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    Détente 2.0? US No Longer Sees Russia as Top Security Concern

    © Sputnik / Vladimir Astapkovich
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    It seems that Americans are gradually warming towards Russia, as a possible confrontation between Moscow and Washington is no longer seen as a top security concern for US policymakers in 2016, according to the eighth annual Council on Foreign Relations’ (CFR) Preventive Priorities Survey.

    The survey aims to evaluate global conflicts based on their likelihood of occurring or/and escalating, as well as their possible impact on US national interests. This year report said that the top priority for Washington should be a further intensification of the Syrian conflict.

    "By prioritizing conflicts based on their overall risk to the United States, the survey helps to focus their attention and resources for specific conflict prevention efforts in the year ahead," said Paul Stares, the director of CFR's Center for Preventive Action (CPA).

    Americans clearly see the Middle East as the hotspot of global politics. Out of 11 global conflicts, which the CFR survey classified as high priority, eight are related to ongoing events in the Middle East with the escalation of the Syrian civil war rated as the top US security concern.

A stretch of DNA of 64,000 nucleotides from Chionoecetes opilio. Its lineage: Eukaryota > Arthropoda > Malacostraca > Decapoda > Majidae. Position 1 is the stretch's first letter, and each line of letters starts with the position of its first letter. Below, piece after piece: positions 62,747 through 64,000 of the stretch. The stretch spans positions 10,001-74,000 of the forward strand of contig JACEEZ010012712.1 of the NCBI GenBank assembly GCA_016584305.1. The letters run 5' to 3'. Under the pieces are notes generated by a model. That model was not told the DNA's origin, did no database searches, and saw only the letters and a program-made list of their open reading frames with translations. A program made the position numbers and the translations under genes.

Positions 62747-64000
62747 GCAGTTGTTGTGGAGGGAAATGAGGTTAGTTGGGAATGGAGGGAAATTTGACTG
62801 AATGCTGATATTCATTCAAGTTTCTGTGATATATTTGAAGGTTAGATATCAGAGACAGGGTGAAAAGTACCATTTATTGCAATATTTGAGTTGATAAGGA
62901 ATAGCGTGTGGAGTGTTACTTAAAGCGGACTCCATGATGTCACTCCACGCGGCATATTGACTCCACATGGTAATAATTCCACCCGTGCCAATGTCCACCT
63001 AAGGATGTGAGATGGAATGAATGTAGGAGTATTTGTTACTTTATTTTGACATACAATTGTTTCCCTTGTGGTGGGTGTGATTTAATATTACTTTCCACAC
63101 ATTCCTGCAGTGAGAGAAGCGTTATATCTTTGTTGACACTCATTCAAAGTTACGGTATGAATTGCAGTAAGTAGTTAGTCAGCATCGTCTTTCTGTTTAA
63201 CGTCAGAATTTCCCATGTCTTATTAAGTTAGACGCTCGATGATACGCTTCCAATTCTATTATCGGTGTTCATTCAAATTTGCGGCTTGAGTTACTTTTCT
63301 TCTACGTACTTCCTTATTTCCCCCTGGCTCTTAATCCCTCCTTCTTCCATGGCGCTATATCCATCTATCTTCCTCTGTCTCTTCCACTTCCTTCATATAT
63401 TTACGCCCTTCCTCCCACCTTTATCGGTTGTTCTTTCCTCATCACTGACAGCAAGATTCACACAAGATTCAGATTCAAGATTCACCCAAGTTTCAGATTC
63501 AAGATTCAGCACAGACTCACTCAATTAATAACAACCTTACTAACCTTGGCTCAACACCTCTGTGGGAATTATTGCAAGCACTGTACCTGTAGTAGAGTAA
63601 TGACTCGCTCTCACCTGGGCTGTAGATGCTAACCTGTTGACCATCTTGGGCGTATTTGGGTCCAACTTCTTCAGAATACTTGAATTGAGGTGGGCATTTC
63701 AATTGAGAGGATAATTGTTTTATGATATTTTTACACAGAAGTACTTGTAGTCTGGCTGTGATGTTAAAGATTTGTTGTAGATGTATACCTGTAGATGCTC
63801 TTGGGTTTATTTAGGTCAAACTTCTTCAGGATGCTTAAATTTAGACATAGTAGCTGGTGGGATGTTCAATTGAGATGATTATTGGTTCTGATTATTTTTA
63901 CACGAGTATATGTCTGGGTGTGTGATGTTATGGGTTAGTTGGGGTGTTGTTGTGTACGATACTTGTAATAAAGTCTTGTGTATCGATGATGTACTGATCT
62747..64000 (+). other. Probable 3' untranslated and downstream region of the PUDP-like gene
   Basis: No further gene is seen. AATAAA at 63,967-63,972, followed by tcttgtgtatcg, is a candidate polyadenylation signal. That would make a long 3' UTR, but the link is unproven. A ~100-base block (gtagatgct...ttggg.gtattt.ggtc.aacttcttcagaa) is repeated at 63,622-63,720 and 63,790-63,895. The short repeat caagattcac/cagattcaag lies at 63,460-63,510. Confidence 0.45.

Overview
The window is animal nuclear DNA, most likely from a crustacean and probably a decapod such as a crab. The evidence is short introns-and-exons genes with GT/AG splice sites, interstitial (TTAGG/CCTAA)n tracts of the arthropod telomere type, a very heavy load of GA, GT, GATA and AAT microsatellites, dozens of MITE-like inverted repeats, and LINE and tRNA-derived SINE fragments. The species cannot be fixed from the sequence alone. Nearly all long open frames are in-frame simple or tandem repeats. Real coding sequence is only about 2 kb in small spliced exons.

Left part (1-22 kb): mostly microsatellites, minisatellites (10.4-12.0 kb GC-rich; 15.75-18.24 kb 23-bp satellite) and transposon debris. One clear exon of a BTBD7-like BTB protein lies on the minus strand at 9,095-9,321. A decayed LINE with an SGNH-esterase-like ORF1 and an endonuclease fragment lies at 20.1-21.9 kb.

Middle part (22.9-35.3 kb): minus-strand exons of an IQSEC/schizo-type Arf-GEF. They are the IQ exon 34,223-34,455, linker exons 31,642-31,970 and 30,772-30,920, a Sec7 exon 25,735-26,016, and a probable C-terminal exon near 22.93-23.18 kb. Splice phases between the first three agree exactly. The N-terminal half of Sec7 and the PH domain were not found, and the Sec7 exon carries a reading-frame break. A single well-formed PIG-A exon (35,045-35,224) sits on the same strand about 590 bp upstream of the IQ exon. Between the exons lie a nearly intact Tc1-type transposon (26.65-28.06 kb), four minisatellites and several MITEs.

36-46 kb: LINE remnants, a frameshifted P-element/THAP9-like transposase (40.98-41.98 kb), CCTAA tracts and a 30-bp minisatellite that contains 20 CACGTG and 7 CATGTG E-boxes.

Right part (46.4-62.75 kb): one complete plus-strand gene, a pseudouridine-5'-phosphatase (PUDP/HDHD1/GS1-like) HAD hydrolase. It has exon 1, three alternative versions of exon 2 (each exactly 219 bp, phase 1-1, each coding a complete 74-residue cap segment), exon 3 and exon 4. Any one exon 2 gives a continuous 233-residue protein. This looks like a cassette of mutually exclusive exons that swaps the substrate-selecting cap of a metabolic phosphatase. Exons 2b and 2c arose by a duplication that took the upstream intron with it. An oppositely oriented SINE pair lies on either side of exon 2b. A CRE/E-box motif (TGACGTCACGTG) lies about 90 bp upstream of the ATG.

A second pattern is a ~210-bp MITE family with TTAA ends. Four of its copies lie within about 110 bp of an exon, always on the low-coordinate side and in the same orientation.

Besides the Syrian conflict, the other top five US conflict prevention priorities in 2016 include a mass terror attack in the United States, a cyberattack on critical US infrastructure, a confrontation with North Korea and surprisingly a political instability in the European Union as a result of the influx of refugees.

    A possible confrontation with Russia, which was seen as one of US top security concerns amid the Ukrainian crisis last year, isn't in the high priority list this time around. According to Stares, a reason why Russia didn't make the 2016 list is due to the ongoing ceasefire in Donbass.

    Although not a top US security concern anymore, Russia is still seen as a mid-level threat. The CFR survey revealed that Washington is still worried about a possible confrontation between Moscow and one of its NATO allies.

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    Tags:
    national security, security concerns, Syrian crisis, Council on Foreign Relations, Paul Stares, Syria, Russia, United States
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